I remember several years ago when I first strayed from the volume pilsner producers in the US and began trying craft beers, I wasn’t immediately a fan.  I could tell it was something different but it was an intriguing difference so I kept trying them.  Not long after, there was no turning back. When trying the real ales here in the UK I thought my lack of enthusiasm could be, like before, because it was something new and different.  Maybe something that would grow on me.  But it hasn’t.  The difference between then and now, at least for the real ales I’ve tried so far, is they are boring.  You know when you try something and you aren’t sure if you like it or not so you keep trying it until you figure it out.  That’s not what is happening here.  I am 100% sure I don’t like what I’ve tried so far.  Let me put it this way: if I hadn’t been planning to write this article I don’t think I’d have tried more than two different flavorless real ales before moving on to something else.

After coming to this conclusion I thought there must be others that have this same opinion.  Either that or I’m a dumb Yank that doesn’t understand British hops.  To my surprise, it was the former.  Not only did I find those with like thinking, I found some in Britain…the hub of real ale production and drinking worldwide.  Check out this article for proof that I’m not a dumb Yank (at least not in this situation):

Craft Beer vs. Real Ale

The one redeeming quality I’ve gleaned from the real ale experience is the way it’s dispensed.  It’s either gravity fed from a tapped cask (cool) at the bar or manually drawn with a hand pump from the cellar up to the bar (very cool to a dumb Yank!).  While this is an interesting way of getting my beer poured it’s not nearly enough novelty to make up for the lack of taste.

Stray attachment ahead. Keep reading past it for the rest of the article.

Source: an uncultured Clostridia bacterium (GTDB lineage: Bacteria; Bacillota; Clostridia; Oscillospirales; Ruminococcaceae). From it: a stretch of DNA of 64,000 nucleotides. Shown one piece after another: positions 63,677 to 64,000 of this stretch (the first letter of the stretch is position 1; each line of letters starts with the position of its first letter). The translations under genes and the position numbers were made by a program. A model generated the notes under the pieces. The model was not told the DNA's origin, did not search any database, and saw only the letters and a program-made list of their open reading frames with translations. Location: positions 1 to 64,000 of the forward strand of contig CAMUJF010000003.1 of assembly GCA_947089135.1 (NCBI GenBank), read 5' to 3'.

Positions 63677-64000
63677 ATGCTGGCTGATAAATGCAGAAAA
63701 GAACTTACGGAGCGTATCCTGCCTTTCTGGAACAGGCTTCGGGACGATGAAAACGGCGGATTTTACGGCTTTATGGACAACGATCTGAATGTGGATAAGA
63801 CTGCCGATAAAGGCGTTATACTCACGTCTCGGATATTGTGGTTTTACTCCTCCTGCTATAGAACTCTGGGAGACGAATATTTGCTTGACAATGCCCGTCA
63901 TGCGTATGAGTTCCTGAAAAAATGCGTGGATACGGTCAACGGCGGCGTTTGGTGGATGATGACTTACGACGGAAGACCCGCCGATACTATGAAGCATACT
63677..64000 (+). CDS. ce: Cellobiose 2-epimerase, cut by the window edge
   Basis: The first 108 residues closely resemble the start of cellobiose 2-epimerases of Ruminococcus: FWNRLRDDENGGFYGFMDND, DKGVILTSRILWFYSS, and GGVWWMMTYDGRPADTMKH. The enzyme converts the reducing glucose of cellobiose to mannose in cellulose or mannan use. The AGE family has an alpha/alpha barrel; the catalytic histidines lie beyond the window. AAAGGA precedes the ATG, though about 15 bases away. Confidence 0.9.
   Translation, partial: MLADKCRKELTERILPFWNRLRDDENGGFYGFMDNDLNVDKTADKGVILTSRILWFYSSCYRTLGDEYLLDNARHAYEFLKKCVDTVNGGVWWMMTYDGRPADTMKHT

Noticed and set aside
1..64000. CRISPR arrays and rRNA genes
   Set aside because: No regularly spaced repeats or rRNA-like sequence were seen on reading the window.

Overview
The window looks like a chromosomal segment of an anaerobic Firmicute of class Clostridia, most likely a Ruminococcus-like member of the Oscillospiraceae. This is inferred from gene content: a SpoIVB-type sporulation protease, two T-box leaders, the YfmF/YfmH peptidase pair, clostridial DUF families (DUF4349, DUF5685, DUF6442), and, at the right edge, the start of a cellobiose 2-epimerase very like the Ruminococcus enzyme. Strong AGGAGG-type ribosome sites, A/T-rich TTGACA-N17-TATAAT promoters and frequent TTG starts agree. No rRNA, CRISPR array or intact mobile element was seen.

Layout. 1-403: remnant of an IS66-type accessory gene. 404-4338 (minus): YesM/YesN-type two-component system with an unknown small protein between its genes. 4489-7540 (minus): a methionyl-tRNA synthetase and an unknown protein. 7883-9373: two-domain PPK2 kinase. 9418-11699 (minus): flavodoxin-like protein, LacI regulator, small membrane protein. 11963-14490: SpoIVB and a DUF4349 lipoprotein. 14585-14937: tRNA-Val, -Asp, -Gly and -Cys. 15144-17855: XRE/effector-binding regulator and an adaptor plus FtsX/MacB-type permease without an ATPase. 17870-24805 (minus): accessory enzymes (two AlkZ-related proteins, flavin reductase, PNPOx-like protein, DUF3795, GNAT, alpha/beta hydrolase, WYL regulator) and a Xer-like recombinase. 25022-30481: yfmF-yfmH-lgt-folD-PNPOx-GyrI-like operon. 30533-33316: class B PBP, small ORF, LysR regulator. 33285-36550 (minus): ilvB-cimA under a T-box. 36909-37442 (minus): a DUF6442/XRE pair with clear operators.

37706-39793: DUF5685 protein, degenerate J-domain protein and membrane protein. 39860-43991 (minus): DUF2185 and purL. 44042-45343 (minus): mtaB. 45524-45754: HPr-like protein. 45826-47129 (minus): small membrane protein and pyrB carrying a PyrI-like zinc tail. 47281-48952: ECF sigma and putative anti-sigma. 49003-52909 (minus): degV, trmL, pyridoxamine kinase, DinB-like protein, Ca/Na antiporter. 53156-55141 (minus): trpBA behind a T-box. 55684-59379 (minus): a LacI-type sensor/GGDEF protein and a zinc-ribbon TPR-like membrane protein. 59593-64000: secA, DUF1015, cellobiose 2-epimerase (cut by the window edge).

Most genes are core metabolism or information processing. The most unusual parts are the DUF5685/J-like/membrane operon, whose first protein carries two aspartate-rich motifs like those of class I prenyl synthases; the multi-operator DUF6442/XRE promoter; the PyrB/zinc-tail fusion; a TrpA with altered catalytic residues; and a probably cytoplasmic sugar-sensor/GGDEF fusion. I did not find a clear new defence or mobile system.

Nottingham Bartender Manually Pumping Real Ale
Nottingham Bartender Manually Pumping Real Ale

On a completely off topic note (but still drinking related!); while walking through Norwich this week I passed by a whisky shop (no vodka, gin, rum or beer…just whisky).  After popping my head in I was pleased to see they not only had hundreds of different scotches, bourbons, and worldly whisky’s for sale, they also had three tapped oak barrels of their own blends and single malts (8 yr, 10 yr, 12 yr).  Customers could fill any of three sizes of bottle to purchase or take a bit as a taste test.  It was a good day!

Postcard Contest #2

Hello friends of Unmapped Travels!  Tomorrow I’ll be traveling to York, England and staying for a few days.  Then about July 14th I’ll arrive in Edinburgh, Scotland.  In between there is about 2 weeks I don’t have a plan for.  Any suggestions?  Keep in mind…it must be budget friendly, but if it achieves a certain level of awesomeness, I might break the budget a little.  If someone gives me a great idea (that I can make happen), I’ll reward them with a postcard from that area and a shout-out on the website!


The Shortest Night of the Year

Let me preface this post by saying I’m not normally a theater goer, I’ve never been a reader of Shakespeare and I knew next to nothing about the play I was going to see.  To say my expectations were low is an understatement.

Early on during my week staying at the Dover Castle Hostel in London’s Southwark neighborhood I did what I normally do in a new city.  I went for a walk.  It’s one of my favorite things to do upon arrival because it gives me a feel of the city layout (which is sometimes difficult to do from a map alone) and a feel of the city vibe.  It helps me understand the public transportation options and lets me see a lot of the sites along the way.

After a couple of hours I found myself on the south bank of the River Thames.  This eclectic area is a mix of trendy, historical, and touristy attractions, restaurants, hotels, and shops. It’s a nice walk even during the frequent London drizzle (which I found out a couple of days later) and while exploring I happened to come across Shakespeare’s Globe Theater.  Adjacent to the Tate Modern